Durga sculptors make hay during Dashain

- Shyam Sundar Sashi, Janakpur
Durga sculptors make hay during Dashain

Sep 28, 2014-

With the onset of festive season, sculptors have their hands full carving goddess Durga’s clay statues in the town. So much so that a single team of artists are sculpting such sculptors at four major Shakti Peethas (temples of the goddess Shakti) in the town. Jogi Pandit, one of the renowned sculptors in the region, has been busy making the statue of the Hindu goddess at Ramananda Chowk in Janakpur, Banauli in Mahottari, Banauta and his hometown Bahuarwa in Dhanusha district.

Even Pandit’s son, Amarjeet, a ninth grader at a local school, can be found busy sculpting such statues along with friends Manoj Das and Santosh Thakur. Amarjeet said that they see good prospect in the profession of sculpting statues. Meanwhile, along with Pandit, fifty other renowned sculptors like Bikau Mandal of Dhanusha, Dhanushi Pandit of Rupaitha, Mutuk Pandit of Mithileshwor, and Ram Chandra Mandal Khatwe of Phoolgama, to name a few, have been sculpting statues everyday at various sites carrying religious and historical significance all over Dhanusha.

Although only sculptors from Kumhar (Pandit) community used to be engaged in this profession in the past, people from other communities too have started to find the profession lucrative enough to earn their livelihood. However, for the Kumhars, carving statues of gods and goddesses is still the traditional profession of their community who work with clay to make pottery, small statues of Lord Ganesha, Saraswati, Bishowkarma, Chitragupta, and large statues of gods and goddesses during the major Hindu festivals such as Dashain, Tihar, samachakewa, and janmashtami. According to retired assistant lecturer Ramsagar Pandit, who is also the central vice-chairman of Nepal Prajapati Kumhar Association, although Kumhars enjoyed monopoly in the profession for a long time, it was only but natural for people from other communities to take up the lucrative profession during times like these.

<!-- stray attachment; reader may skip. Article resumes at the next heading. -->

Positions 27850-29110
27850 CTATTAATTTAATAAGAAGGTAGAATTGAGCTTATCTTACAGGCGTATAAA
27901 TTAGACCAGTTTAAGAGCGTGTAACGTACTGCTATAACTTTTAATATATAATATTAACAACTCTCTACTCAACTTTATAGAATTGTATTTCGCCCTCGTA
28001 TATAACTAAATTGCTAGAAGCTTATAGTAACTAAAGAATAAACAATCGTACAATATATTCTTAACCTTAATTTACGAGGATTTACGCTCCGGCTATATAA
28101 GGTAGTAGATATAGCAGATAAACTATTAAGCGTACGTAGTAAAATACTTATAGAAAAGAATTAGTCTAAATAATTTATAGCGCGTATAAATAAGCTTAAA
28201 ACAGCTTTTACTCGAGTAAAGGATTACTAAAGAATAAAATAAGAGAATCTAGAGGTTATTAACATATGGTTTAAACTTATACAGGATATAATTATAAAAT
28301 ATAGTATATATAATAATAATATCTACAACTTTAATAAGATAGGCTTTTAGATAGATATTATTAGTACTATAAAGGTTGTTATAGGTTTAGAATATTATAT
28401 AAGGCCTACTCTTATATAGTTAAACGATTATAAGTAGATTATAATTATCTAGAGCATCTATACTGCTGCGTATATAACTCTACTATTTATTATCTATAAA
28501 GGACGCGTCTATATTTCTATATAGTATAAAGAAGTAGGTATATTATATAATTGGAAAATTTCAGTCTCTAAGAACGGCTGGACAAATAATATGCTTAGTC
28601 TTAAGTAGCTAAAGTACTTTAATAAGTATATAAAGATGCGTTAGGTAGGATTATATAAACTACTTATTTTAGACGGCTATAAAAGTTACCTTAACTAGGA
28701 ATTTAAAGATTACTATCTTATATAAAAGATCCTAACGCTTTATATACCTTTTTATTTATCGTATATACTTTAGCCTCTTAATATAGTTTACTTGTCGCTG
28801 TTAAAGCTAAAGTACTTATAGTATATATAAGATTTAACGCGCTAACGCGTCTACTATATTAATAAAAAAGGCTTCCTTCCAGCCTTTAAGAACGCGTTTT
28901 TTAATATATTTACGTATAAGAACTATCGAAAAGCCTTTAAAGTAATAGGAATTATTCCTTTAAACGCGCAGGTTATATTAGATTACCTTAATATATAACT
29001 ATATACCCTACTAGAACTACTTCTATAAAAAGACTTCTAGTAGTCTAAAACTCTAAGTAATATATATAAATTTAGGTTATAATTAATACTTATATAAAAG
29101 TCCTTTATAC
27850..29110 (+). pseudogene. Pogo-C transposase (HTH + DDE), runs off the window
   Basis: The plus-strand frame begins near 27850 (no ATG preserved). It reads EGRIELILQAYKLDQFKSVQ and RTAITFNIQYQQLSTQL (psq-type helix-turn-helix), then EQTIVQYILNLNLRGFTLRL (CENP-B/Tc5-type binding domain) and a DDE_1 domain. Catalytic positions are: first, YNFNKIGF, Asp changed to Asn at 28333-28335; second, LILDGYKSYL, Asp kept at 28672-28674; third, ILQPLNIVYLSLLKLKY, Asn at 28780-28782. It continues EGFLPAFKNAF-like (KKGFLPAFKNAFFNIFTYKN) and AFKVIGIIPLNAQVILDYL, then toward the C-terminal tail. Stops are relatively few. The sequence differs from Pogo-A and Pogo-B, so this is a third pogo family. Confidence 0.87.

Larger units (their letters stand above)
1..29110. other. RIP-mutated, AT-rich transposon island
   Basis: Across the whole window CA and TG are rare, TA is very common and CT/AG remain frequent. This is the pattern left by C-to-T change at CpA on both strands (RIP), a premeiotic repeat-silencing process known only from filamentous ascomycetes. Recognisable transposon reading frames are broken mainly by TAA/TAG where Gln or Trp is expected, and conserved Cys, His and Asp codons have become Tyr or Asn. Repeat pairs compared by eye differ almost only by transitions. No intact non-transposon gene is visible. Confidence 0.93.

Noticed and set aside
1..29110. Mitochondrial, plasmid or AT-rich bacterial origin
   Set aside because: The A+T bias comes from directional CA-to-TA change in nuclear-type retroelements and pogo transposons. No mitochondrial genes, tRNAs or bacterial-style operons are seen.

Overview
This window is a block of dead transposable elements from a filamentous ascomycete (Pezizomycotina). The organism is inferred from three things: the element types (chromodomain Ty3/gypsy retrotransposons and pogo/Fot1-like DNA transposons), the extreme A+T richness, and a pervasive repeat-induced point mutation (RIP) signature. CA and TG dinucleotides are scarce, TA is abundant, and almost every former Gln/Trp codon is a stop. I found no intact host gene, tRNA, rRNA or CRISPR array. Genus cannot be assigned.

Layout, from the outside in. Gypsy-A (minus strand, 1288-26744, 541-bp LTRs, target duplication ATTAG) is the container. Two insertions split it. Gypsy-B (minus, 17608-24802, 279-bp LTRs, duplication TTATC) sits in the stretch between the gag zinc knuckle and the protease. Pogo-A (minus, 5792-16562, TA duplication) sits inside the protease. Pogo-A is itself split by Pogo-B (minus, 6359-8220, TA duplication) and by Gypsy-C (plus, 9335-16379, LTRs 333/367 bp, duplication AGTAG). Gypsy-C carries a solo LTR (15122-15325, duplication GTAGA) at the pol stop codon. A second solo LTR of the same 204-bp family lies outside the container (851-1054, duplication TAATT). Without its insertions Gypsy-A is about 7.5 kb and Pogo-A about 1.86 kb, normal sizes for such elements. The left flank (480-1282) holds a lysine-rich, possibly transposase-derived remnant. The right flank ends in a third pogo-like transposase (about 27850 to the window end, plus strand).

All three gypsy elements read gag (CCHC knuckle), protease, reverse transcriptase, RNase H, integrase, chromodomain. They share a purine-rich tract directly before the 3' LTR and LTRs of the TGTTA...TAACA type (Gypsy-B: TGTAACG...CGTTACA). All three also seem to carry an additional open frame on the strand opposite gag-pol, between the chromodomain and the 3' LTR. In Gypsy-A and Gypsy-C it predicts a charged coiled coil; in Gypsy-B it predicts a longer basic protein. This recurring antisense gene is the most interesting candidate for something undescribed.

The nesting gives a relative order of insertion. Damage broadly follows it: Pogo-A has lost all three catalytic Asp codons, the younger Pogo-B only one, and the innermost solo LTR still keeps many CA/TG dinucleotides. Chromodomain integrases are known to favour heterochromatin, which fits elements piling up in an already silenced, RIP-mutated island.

Meanwhile, Pandit also said that sculptors engaged in this profession should have essential knowledge regarding Hindu religion and ‘Tantrik Bidhya’ (mystical arts). “The sculptors themselves carry out religious rituals before starting their work and continue to practice them in the course of sculpting the statues,” Pandit said, adding one should be very cautious while etching the eye that requires a special kohl.

It takes at least 3-4 skilled sculptors and a week to complete a set of statues. According to Pandit, a group of sculptors make a profit ranging from Rs 100,000-300,000, after cutting all overhead charges, annually.

According to local, Rajendra Sah of Shivapath, Janakpur-1, there is a clear shortage of sculptors. Unlike in the past when Durga Pooja used to be held in one or two villages only, these days such poojas are organised in almost every settlements.

Published: 29-09-2014 09:02

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